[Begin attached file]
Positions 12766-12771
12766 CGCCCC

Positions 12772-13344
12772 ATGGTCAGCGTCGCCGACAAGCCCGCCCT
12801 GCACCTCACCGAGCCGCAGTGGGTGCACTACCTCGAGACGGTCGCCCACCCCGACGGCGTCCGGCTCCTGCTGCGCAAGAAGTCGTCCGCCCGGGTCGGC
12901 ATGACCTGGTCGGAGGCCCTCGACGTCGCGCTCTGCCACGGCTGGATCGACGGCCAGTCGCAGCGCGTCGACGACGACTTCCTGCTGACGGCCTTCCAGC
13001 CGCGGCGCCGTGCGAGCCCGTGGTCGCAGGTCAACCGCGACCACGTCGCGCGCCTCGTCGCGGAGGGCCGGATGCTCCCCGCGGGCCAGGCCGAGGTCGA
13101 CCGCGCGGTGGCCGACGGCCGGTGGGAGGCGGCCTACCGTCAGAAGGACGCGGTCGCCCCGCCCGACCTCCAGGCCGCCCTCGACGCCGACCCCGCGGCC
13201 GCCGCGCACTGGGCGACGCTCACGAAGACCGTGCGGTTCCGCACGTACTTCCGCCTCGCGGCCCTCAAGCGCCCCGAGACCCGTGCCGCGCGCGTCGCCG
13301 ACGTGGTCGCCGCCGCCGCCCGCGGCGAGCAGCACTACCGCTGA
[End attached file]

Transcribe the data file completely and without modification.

Positions 12766-12771
12766 CGCCCC

Positions 12772-13344
12772 ATGGTCAGCGTCGCCGACAAGCCCGCCCT
12801 GCACCTCACCGAGCCGCAGTGGGTGCACTACCTCGAGACGGTCGCCCACCCCGACGGCGTCCGGCTCCTGCTGCGCAAGAAGTCGTCCGCCCGGGTCGGC
12901 ATGACCTGGTCGGAGGCCCTCGACGTCGCGCTCTGCCACGGCTGGATCGACGGCCAGTCGCAGCGCGTCGACGACGACTTCCTGCTGACGGCCTTCCAGC
13001 CGCGGCGCCGTGCGAGCCCGTGGTCGCAGGTCAACCGCGACCACGTCGCGCGCCTCGTCGCGGAGGGCCGGATGCTCCCCGCGGGCCAGGCCGAGGTCGA
13101 CCGCGCGGTGGCCGACGGCCGGTGGGAGGCGGCCTACCGTCAGAAGGACGCGGTCGCCCCGCCCGACCTCCAGGCCGCCCTCGACGCCGACCCCGCGGCC
13201 GCCGCGCACTGGGCGACGCTCACGAAGACCGTGCGGTTCCGCACGTACTTCCGCCTCGCGGCCCTCAAGCGCCCCGAGACCCGTGCCGCGCGCGTCGCCG
13301 ACGTGGTCGCCGCCGCCGCCCGCGGCGAGCAGCACTACCGCTGA